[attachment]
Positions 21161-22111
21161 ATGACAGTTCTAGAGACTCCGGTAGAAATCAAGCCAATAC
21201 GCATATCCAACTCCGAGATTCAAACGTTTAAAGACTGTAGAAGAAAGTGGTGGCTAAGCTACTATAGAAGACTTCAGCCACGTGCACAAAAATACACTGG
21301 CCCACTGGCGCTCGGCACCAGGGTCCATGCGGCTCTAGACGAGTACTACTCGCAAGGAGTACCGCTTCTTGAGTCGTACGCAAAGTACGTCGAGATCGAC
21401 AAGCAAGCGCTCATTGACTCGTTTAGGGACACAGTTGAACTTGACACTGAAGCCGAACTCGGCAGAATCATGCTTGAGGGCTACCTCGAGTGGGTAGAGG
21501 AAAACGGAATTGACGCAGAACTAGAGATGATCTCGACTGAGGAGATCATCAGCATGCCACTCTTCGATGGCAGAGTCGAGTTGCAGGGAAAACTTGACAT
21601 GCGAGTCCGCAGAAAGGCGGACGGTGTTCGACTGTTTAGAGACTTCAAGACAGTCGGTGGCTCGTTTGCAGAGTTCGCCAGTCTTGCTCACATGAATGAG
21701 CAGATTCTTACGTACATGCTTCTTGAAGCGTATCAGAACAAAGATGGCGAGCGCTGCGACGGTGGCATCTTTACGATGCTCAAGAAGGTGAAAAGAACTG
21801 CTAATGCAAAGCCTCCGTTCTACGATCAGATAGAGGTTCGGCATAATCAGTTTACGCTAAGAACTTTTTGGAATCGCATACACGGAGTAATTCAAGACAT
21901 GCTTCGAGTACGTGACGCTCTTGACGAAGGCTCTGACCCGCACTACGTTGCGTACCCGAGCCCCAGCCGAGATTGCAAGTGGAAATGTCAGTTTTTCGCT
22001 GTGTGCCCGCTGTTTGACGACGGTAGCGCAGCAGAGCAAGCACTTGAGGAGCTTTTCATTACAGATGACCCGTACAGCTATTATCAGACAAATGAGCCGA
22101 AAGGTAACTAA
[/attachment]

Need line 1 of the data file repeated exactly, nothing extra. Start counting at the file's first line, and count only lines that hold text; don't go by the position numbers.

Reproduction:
Positions 21161-22111